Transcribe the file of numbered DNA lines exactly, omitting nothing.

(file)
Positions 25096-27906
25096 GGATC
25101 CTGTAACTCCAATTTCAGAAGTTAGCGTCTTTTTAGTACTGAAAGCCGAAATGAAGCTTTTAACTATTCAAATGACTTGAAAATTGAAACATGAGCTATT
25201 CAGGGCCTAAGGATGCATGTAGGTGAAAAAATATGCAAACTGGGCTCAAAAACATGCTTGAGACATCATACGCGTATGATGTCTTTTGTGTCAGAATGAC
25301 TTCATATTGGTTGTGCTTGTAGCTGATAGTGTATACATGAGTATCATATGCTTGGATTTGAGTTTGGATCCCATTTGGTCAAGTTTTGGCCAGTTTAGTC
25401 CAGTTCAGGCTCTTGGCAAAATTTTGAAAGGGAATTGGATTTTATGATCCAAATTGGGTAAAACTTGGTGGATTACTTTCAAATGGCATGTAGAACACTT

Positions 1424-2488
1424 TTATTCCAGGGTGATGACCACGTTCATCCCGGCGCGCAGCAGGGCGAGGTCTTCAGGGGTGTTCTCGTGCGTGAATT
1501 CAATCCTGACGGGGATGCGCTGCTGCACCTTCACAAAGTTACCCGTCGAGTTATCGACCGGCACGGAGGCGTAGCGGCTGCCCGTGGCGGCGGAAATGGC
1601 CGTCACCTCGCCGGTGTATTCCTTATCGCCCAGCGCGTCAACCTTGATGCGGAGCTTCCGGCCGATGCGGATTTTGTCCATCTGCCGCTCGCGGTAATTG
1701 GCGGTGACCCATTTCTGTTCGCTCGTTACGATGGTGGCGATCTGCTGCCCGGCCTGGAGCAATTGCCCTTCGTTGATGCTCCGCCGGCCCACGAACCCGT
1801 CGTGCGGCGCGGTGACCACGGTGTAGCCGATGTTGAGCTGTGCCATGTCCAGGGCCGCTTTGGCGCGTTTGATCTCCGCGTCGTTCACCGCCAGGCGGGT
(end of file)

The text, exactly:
Positions 25096-27906
25096 GGATC
25101 CTGTAACTCCAATTTCAGAAGTTAGCGTCTTTTTAGTACTGAAAGCCGAAATGAAGCTTTTAACTATTCAAATGACTTGAAAATTGAAACATGAGCTATT
25201 CAGGGCCTAAGGATGCATGTAGGTGAAAAAATATGCAAACTGGGCTCAAAAACATGCTTGAGACATCATACGCGTATGATGTCTTTTGTGTCAGAATGAC
25301 TTCATATTGGTTGTGCTTGTAGCTGATAGTGTATACATGAGTATCATATGCTTGGATTTGAGTTTGGATCCCATTTGGTCAAGTTTTGGCCAGTTTAGTC
25401 CAGTTCAGGCTCTTGGCAAAATTTTGAAAGGGAATTGGATTTTATGATCCAAATTGGGTAAAACTTGGTGGATTACTTTCAAATGGCATGTAGAACACTT

Positions 1424-2488
1424 TTATTCCAGGGTGATGACCACGTTCATCCCGGCGCGCAGCAGGGCGAGGTCTTCAGGGGTGTTCTCGTGCGTGAATT
1501 CAATCCTGACGGGGATGCGCTGCTGCACCTTCACAAAGTTACCCGTCGAGTTATCGACCGGCACGGAGGCGTAGCGGCTGCCCGTGGCGGCGGAAATGGC
1601 CGTCACCTCGCCGGTGTATTCCTTATCGCCCAGCGCGTCAACCTTGATGCGGAGCTTCCGGCCGATGCGGATTTTGTCCATCTGCCGCTCGCGGTAATTG
1701 GCGGTGACCCATTTCTGTTCGCTCGTTACGATGGTGGCGATCTGCTGCCCGGCCTGGAGCAATTGCCCTTCGTTGATGCTCCGCCGGCCCACGAACCCGT
1801 CGTGCGGCGCGGTGACCACGGTGTAGCCGATGTTGAGCTGTGCCATGTCCAGGGCCGCTTTGGCGCGTTTGATCTCCGCGTCGTTCACCGCCAGGCGGGT